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Original Investigation | Clinical Sciences

Functional Burden of Strabismus:  Decreased Binocular Summation and Binocular Inhibition

Stacy L. Pineles, MD1; Federico G. Velez, MD1; Sherwin J. Isenberg, MD1; Zachary Fenoglio, BA1; Eileen Birch, PhD2; Steven Nusinowitz, PhD1; Joseph L. Demer, MD, PhD1,3,4,5
[+] Author Affiliations
1Jules Stein Eye Institute and Department of Ophthalmology, University of California, Los Angeles
2Retina Foundation of the Southwest, Dallas, Texas
3Department of Neurology, University of California, Los Angeles
4Neuroscience Interdepartmental Program, University of California, Los Angeles
5Bioengineering Interdepartmental Program, University of California, Los Angeles
JAMA Ophthalmol. 2013;131(11):1413-1419. doi:10.1001/jamaophthalmol.2013.4484.
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Importance  Binocular summation (BiS) is defined as the superiority of visual function for binocular over monocular viewing. Binocular summation decreases with age and large interocular differences in visual acuity. To our knowledge, BiS has not heretofore been well studied as a functional measure of binocularity in strabismus.

Objective  To evaluate the effect of strabismus on BiS using a battery of psychophysical tasks that are clinically relevant and easy to use and to determine whether strabismus is associated with binocular inhibition in extreme cases.

Design  Case-control study.

Setting  University-based eye institute.

Participants  Strabismic patients recruited during 2010 to 2012 from a preoperative clinic and control participants with no history of eye disease other than refractive error.

Intervention  A battery of psychophysical and electrophysiological tests including Early Treatment Diabetic Retinopathy Study visual acuity, Sloan low-contrast acuity (LCA) (2.5% and 1.25%), Pelli-Robson contrast sensitivity, and sweep visual evoked potential contrast sensitivity.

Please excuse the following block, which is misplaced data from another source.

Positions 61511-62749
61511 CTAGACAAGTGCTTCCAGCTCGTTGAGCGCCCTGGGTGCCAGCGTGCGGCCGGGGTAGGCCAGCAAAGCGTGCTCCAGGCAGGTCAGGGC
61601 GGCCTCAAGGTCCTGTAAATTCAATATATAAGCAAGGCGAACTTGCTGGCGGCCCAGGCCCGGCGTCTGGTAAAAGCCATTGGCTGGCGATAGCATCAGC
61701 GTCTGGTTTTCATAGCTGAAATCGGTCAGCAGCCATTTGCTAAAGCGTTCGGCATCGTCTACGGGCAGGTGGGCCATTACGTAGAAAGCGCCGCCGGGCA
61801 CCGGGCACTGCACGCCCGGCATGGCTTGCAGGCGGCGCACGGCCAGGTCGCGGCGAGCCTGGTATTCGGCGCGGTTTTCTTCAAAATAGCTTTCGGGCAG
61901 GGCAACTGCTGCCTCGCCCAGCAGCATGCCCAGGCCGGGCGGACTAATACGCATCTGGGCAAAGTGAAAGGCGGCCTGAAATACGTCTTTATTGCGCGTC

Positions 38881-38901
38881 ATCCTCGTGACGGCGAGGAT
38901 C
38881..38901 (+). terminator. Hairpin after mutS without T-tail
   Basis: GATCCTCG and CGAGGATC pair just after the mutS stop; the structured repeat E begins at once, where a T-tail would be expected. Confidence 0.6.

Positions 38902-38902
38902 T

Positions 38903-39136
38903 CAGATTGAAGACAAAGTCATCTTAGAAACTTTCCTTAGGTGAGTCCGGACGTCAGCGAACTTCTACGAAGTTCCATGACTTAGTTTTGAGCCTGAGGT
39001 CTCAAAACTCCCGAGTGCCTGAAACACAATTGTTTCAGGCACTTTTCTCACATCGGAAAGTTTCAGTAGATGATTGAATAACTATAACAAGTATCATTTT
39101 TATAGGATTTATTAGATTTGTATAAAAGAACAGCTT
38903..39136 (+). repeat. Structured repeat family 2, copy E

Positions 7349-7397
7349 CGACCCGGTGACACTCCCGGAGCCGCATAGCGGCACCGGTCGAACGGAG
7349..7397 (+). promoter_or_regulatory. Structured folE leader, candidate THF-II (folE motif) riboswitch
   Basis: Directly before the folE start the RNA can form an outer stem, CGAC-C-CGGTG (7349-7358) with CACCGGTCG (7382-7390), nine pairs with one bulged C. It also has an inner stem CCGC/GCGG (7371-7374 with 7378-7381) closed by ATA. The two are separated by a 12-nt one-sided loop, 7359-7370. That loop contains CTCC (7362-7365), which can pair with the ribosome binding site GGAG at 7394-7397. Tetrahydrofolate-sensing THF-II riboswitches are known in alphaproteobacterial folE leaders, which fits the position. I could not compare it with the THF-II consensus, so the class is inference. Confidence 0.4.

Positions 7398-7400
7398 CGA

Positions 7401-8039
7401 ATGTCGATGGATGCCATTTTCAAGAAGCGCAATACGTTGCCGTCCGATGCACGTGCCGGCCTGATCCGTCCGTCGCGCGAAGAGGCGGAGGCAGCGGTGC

Main Outcome and Measure  Binocular summation was calculated as the ratio between binocular and better-eye individual scores.

Results  Sixty strabismic and 80 control participants were prospectively examined (age range, 8-60 years). Mean BiS was significantly lower in the strabismic patients than controls for LCA (2.5% and 1.25%, P = .005 and <.001, respectively). For 1.25% LCA, strabismic patients had a mean BiS score less than 1, indicating binocular inhibition (ie, the binocular score was less than that of the better eye’s monocular score). There was no significant difference in BiS for contrast thresholds on Early Treatment Diabetic Retinopathy Study visual acuity, Pelli-Robson contrast sensitivity, or sweep visual evoked potential contrast sensitivity. Regression analysis revealed a significant worsening of BiS with strabismus for 2.5% (P = .009) and 1.25% (P = .002) LCA, after accounting for age.

Conclusions and Relevance  Strabismic patients demonstrate subnormal BiS and even binocular inhibition for LCA, suggesting that strabismus impairs visual function more than previously appreciated. This may explain why strabismic patients who are not diplopic close 1 eye in visually demanding situations. This finding clarifies the visual deficits impacting quality of life in strabismic patients and may represent a novel measure by which to evaluate and monitor function in strabismus.

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Figure.
Scatterplot Representations for Linear Regression Models of Binocular Summation (BiS) Accounting for Age and Strabismic vs Control Status

R values are depicted for each visual outcome. Strabismic vs control status was the only statistically significant variable for 2.5% Sloan low-contrast acuity (LCA) (P = .007), 1.25% Sloan LCA (P < .001), and Pelli-Robson contrast sensitivity (P = 0.02). Neither age nor strabismus vs control status were significantly associated with increased BiS for high-contrast Early Treatment Diabetic Retinopathy Study visual acuity chart (ETDRS VA) or sweep visual evoked potential (VEP) contrast sensitivity.

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